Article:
Here's 10 left-wing things Gordon Brown could do

But I couldn't think of any of them on LBC!

I was on Petrie Hosken's show on LBC last night discussing politics and the week's big news stories with the Tory blogger Iain Dale and the Lib Dem blogger Mark Pack (the former "head of innovations" for the party - what on earth is that, then?) for an hour. As the show came to an end, Petrie gave each of us less than a minute to tell the listeners what one thing Gordon Brown should do to revive Labour's fortunes (Pack said "Resign!"). I have been kicking myself since, as my rather flat and dull answer was to say he should take a risk and hold a referendum on proportional representation on the same day as the general election. Now, don't get me wrong. I do care passionately about electoral reform and genuinely believe that proportional representation would revolutionise British politics (and prevent future landslide majorities for both Labour and, thankfully, the Tories) but I accept that it's not going to set pulses racing. Nor is it going to energise the rank and file of the Labour Party or, for that matter, the wider left. As I left the LBC building in Leicester Square, one friend texted to say, "Jeez, PR? What kind of lefty are you?"

She has a point. PR is a necessary but not sufficient part of a robust and risk-taking Labour fightback. Like Polly Toynbee, I think Gordon Brown has nothing left to lose over the next nine months, so it's time for him to throw out his copy of the Daily Mail, stop worrying about "Middle England" and go for broke. As a wise man once said: "This Labour Party [is] best when we are boldest, best when we are united, best when we are Labour."

So here are ten things Brown could do in the coming months that I should have pointed out on LBC last night:

1) Scrap Trident, saving the taxpayer around £20bn.
2) Crack down on tax havens and tighten tax loopholes, saving the taxpayer around £25bn a year.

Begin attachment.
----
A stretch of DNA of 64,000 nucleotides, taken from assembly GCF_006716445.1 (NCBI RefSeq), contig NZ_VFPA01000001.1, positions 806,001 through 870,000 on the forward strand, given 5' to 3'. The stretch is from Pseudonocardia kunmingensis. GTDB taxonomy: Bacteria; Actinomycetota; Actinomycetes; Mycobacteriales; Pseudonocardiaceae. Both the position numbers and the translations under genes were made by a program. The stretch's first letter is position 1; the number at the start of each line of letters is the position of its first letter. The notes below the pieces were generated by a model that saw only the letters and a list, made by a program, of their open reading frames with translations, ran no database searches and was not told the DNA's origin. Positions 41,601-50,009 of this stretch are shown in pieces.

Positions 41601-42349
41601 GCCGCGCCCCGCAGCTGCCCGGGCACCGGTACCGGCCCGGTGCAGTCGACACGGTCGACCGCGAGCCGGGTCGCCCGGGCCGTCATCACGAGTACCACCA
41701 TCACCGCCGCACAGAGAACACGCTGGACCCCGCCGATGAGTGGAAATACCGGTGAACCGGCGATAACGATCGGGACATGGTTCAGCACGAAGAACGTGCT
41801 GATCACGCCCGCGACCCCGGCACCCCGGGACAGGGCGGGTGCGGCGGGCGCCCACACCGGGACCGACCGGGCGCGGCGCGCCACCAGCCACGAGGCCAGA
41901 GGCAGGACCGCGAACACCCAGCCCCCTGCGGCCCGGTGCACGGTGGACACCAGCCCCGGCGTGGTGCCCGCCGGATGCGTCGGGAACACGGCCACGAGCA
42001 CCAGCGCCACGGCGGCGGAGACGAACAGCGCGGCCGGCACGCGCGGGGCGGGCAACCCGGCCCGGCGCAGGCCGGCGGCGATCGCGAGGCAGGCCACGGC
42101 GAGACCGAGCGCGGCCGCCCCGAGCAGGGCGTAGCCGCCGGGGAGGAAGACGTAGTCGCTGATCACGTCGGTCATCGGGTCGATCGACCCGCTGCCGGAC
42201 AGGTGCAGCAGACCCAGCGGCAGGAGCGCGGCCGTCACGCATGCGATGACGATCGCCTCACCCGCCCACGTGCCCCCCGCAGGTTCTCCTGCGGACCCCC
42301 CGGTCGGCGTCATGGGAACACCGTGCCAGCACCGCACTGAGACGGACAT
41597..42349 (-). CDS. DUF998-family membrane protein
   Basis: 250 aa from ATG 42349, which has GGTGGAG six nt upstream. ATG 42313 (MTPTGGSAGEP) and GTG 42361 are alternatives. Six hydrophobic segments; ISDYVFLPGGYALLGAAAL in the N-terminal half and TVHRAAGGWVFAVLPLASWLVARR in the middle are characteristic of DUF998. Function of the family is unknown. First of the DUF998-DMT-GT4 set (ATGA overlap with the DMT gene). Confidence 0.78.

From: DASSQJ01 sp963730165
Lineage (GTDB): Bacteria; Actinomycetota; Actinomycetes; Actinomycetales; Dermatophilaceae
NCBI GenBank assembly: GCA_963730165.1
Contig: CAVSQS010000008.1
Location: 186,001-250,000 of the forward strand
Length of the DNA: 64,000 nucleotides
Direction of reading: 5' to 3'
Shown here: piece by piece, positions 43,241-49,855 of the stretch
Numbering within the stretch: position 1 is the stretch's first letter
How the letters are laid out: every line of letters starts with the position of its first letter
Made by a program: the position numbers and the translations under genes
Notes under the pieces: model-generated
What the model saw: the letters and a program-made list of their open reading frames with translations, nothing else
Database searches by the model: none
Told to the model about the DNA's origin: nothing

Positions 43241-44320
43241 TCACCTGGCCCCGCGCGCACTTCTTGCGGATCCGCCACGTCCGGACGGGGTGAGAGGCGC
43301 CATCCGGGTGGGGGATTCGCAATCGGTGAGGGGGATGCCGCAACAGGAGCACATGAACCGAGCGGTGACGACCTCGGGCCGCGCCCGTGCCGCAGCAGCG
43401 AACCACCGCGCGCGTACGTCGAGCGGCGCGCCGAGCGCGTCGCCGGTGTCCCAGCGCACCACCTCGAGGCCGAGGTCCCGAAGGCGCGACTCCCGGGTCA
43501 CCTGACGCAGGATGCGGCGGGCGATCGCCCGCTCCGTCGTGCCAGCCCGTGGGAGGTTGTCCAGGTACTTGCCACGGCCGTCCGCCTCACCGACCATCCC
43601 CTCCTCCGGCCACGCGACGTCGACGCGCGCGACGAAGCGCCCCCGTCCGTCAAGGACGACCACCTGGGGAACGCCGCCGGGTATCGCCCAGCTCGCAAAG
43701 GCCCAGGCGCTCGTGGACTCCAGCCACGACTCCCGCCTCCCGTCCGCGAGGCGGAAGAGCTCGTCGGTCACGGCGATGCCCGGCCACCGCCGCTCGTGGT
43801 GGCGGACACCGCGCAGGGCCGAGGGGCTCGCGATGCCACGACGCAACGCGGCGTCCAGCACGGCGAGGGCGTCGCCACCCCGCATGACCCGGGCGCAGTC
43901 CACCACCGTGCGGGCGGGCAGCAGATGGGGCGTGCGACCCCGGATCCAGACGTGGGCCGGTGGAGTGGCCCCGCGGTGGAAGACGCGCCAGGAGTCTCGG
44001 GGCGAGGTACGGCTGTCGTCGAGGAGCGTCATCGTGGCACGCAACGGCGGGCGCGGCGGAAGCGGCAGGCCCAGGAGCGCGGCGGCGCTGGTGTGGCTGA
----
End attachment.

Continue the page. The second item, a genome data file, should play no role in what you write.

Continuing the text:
3) Impose a retrospective 90 per cent tax on all 2008/2009 UK bank bonuses.
4) Scrap ID cards and the national identity register, saving the taxpayer at least £5bn.
5) Increase Jobseeker's Allowance from the miserly £64.30 a week to at least £75 a week.
6) Scrap charitable status for private schools, saving the taxpayer around £88m a year.
7) Impose a windfall tax on the multibillion-pound profits of energy and utility firms.
8) Abolish prescription charges in England to ensure equality across the UK and to bolster the NHS.
9) Lower the threshold for the new 50p top rate of tax from £150,000 to £100,000.
10) Raise the threshold at which tax is paid on redundancy money - currently £30,000 - to £50,000.

There you go! I feel a bit better now.

Now, what would your left-wing advice for G Brown look like?

 

 

Mehdi Hasan is a contributing writer for the New Statesman and the co-author of Ed: The Milibands and the Making of a Labour Leader. He was the New Statesman's senior editor (politics) from 2009-12.

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How the Brexit referendum has infantilised British politics

Politicians like Boris are not characters in a fantasy show. If they aspire to high office then they must be held to high standards. 

Ancient Greece is the cradle of modern Europe.  From its primordial soup emerged so much of our culture, our language and our politics. Of the three, it seems to be the politics that has made the least progress over the centuries. In fact, if you dropped an Athenian into the middle of politics in the UK today, they would find themselves right at home. This is not because of the direct democracy, the demagogues or the xenophobia, though all are worryingly familiar, but because of the style of the debate itself.

To understand politics in ancient Greece you have to grasp that they had no concept of ‘the truth’. This is not to say that they were liars, simply that the framework by which we judge credibility was not one they would have recognised. The myths and legends that dominated their discourse were neither thought of as being ‘true’ or ‘made-up’, they simply were, and the fact of their being known allowed them to be used as reference points for debate and argument.